This morning, PPFF and the other members of the Growing Greener Coalition asked the members of the Pennsylvania legislature and the Governor to reconsider any effort to reduce the Keystone Fund and Environmental Stewardship Fund.
Open Letter to Governor Wolf and
Members of the General Assembly
June 11, 2019
It’s been suggested that money can be taken from the Keystone Recreation, Park and Conservation Fund (Keystone) and the Environmental Stewardship Fund (ESF) because no harm will be done to project investments. Furthermore, it has been implied that because the funds have increased in the past few years, tapping into them at this point in time will not cause ill-effect. Neither of these are accurate, and we write to you today to urge you to PROTECT these funding sources to be used for their intended purposes.
- Annually, more funds are requested from the Keystone Fund and the Environmental Stewardship Fund than can be awarded for projects (about 50% go unfunded). Additionally, many projects that are funded are not funded in-full, due to the demands on the program.
- Money currently held in accounts for Keystone Fund and the Environmental Stewardship Fund are monies that are committed to projects. When a grant contract is signed, the grantee assumes that the contracts will be honored.
- The proposed solution to transfers, funding of grants on a “contingency basis” or allocated to park/forest projects on a “cash basis,” creates uncertainty for planning and executing projects, and could increase project costs.
- The Keystone Recreation, Park and Conservation Fund and the Environmental Stewardship Fund, established by bipartisan consensus in the 1990s, redirects local taxes back to municipalities to support projects which reinvest in communities, heal environmental damage of the past, and preserve our environment for generations to come.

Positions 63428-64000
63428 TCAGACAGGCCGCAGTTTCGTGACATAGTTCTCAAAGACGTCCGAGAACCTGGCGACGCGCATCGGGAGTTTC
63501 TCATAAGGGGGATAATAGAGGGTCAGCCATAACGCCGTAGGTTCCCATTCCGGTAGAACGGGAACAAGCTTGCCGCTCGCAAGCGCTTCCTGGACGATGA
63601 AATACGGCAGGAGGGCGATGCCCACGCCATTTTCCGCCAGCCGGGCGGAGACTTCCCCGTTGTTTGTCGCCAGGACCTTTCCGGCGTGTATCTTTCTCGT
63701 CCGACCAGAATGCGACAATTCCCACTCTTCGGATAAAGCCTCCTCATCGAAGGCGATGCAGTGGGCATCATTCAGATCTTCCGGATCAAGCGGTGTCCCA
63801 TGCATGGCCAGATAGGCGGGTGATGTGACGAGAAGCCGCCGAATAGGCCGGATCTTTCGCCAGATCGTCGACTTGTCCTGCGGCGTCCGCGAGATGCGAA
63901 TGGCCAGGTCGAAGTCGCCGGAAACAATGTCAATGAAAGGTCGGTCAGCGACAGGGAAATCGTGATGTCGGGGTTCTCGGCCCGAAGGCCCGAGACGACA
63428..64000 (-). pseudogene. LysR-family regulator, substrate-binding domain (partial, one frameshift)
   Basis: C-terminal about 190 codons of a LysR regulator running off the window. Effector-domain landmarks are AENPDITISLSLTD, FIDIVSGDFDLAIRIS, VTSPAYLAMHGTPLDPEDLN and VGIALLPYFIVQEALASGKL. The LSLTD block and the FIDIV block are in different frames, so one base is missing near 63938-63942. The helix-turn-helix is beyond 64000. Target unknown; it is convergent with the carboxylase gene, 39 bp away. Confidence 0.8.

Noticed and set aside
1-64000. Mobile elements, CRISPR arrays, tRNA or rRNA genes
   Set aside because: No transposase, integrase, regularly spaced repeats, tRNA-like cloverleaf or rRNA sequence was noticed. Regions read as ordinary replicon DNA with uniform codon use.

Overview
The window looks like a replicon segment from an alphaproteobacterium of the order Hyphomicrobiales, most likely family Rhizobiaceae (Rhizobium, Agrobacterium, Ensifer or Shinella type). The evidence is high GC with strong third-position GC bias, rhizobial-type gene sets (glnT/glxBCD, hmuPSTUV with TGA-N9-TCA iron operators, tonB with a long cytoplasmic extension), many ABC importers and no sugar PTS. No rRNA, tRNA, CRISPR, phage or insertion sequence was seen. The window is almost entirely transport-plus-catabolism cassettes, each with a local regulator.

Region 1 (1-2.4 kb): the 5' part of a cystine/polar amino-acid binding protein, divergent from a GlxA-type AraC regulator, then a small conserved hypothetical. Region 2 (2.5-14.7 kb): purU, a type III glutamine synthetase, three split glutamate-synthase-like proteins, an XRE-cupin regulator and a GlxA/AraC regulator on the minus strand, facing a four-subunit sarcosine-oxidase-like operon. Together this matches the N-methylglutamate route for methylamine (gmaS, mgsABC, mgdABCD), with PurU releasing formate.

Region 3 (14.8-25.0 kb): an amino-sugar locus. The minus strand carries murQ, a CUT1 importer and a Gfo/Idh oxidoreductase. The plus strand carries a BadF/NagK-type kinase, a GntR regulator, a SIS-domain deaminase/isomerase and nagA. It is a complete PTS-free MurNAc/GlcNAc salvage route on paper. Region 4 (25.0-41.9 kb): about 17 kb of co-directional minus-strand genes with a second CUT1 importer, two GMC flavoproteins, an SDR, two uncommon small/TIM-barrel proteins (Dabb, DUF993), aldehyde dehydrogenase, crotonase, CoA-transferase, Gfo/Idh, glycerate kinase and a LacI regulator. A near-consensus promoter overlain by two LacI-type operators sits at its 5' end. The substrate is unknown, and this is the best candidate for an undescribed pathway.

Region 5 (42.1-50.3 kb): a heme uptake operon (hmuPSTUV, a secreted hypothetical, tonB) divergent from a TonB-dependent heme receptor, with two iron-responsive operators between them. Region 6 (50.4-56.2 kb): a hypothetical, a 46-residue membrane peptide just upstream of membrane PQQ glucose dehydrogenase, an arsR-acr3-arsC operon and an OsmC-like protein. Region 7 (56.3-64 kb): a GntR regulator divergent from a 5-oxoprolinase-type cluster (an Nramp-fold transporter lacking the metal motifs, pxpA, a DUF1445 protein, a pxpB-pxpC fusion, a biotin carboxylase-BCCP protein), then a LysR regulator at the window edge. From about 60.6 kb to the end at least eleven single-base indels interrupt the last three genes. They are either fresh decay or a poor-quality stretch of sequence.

In January, the Pennsylvania Parks and Forests Foundation (PPFF) released a report, The Legacy of Pennsylvania’s State Parks and Forests: The Future Is In Our Hands (available on our website), that outlines the billion dollar need for infrastructure investments in our state parks and forests. Years of underfunding and sporadic investments, created a situation in which our built (bridges, dams, treatment, facilities, recreational facilities) and natural environment faces an unprecedented need. Removing critical funding for projects in our state parks and forests, as well as critical investments in community recreation, increases the demand for future spending as these projects become more costly to address.
Our community and state parks and forests need MORE investment, not less. Protect the Keystone Recreation, Park and Conservation Fund (Keystone) and the Environmental Stewardship and continue to invest in the future of the commonwealth’s rich outdoor recreation heritage, a booming business to the state’s economy.
Marci Mowery, President